The recent fighting has cost the Islamic State organization some of its highest profile figures. These include Islam Yaken, a wealthy, formerly liberal, Egyptian volunteer who was one of Islamic State’s social media stars (al-Arabiya, December 2). In addition, the increased fighting has killed some of the organization’s prized Western volunteers. A British citizen of east African origin, Abu Musa al-Sumali, was reportedly killed in fighting near Kirkuk, although his death has not been confirmed by the UK government (Daily Mail, December 1). In addition, a British convert of Christian Eritrean origin, known as Abu Abdullah al-Habashi, and another man from London called Abu Dharda were killed in Kobane, either by airstrikes or by Kurdish fighters (BBC, November 22). Claims made by Iraqi state TV that Abu Bakr al-Baghdadi, the Islamic State’s leader and self-styled “Caliph,” was wounded in an airstrike have not been verified, however, and appear unlikely to be true. Al-Baghdadi suffered a personal setback in late November when one of his wives and his son were reportedly arrested while crossing into northern Lebanon from Syria; his wife remains in detention and is being interrogated (Daily Star [Beirut], December 2). Given Hezbollah, Iranian and Western influence over the Lebanese security services, this potentially gives anti-Islamic State forces some personal leverage over al-Baghdadi, as well as putting increased psychological pressure on the militant leader. The Iraqi government, however, has disputed the woman’s identity.


James Brandon

On November 30, armed men stopped a civilian car near the city of El Kef, which is located in northwest Tunisia close to the Algerian border. When they found that one of the two men in the car was an off-duty policeman, they abducted him and drove off in the vehicle. The following day the policeman’s body was found near the town of Touiref, seven miles north of El Kef. He had been beheaded (Reuters, December 1). No group has yet claimed responsibility for the attack, but it was almost certainly carried by one of the country’s small jihadist cells that have periodically been active along the Algerian border since Tunisia’s 2011 revolution.

In response to the attack, the police union has called for off-duty policemen to be allowed to carry arms, especially in areas affected by terrorism, an indication that the security services feel increasingly targeted by militants (La Presse [Tunis], December 2). A previous attack near El Kef earlier in the month had also targeted the security forces when five soldiers were killed when gunmen attacked their bus (Magharebia, November 6). In addition, on December 1, underling the threat from militancy, a mine or improvised explosive device (IED) attack struck an army vehicle in the Kasserine region, also located in northwest Tunisia, killing one soldier and injuring another (La Presse [Tunis], December 2). The incident occurred as the army was conducting land and air operations against suspected jihadist hideouts in the Jebel Sammama area.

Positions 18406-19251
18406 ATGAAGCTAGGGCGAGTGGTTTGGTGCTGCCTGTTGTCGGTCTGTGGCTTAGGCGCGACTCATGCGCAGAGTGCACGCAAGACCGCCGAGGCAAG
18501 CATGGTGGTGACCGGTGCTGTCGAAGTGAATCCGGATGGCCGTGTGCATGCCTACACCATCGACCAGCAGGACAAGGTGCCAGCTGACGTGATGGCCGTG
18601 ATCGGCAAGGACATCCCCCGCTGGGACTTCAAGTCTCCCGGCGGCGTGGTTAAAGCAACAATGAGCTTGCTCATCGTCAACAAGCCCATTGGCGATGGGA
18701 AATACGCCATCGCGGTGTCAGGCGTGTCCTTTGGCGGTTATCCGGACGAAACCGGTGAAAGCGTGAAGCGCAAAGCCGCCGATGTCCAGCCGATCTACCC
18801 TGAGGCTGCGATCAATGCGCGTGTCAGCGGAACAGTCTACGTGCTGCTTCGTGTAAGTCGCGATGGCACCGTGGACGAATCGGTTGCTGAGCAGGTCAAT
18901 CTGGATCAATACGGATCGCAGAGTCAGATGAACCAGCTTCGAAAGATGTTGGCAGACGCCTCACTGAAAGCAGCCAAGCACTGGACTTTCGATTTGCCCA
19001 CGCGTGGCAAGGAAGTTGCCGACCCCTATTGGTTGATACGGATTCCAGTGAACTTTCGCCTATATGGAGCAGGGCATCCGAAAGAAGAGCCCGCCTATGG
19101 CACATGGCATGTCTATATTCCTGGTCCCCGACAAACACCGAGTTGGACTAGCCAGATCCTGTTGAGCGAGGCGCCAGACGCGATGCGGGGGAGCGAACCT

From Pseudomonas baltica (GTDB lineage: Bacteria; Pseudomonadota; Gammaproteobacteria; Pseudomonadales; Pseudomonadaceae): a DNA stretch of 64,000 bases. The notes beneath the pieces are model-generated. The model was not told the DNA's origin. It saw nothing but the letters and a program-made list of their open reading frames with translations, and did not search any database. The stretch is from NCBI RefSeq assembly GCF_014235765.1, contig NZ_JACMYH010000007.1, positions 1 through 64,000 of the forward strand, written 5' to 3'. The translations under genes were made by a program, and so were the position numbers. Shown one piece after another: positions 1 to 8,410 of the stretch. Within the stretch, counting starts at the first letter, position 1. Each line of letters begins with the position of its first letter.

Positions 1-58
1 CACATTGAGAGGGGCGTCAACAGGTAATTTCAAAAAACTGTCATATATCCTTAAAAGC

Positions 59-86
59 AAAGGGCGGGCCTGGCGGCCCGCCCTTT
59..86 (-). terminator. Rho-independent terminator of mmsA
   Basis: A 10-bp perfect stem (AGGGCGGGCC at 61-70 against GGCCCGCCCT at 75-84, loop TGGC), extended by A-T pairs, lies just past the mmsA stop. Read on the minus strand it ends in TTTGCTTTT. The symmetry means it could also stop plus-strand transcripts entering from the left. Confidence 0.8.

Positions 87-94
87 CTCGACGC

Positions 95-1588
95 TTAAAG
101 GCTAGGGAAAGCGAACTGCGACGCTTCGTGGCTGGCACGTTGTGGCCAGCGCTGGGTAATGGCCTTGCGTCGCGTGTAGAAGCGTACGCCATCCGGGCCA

These attacks underline that small jihadist groups remain active along parts of the border region, where they primarily stage small attacks and ambushes against the security forces. In response, the government is engaged in almost continuous counter-terrorism operations along the Algerian border area. For instance, on December 1, the Tunisian Ministry of the Interior said that five suspected terrorists had been arrested in the Mount Chaambi area of Kasserine province, as part of a fresh government anti-terrorism sweep (Tunis Afrique Presse, December 1). In October, the government said that it had so far arrested 1,500 suspected jihadists during the year to date (al-Arabiya, November 6).

The latest abduction and beheading of the police officer comes as Tunisia is midway through its election process, with the first round of presidential elections having taken place on November 23 and the final round being scheduled for December 28. Although militants have not, so far, targeted the elections – perhaps because they thought this would excessively alienate the Tunisian populace – the latest attacks nonetheless show that, despite broad support for democracy in Tunisia, jihadists remain active in the country and continue to pose a threat, particularly in rural and outlying areas. This is underlined by the disproportionately large presence of Tunisian jihadists in Syria and Iraq; according to recent research around 5,000 Tunisian fighters have joined that conflict (al-Hayat, November 3).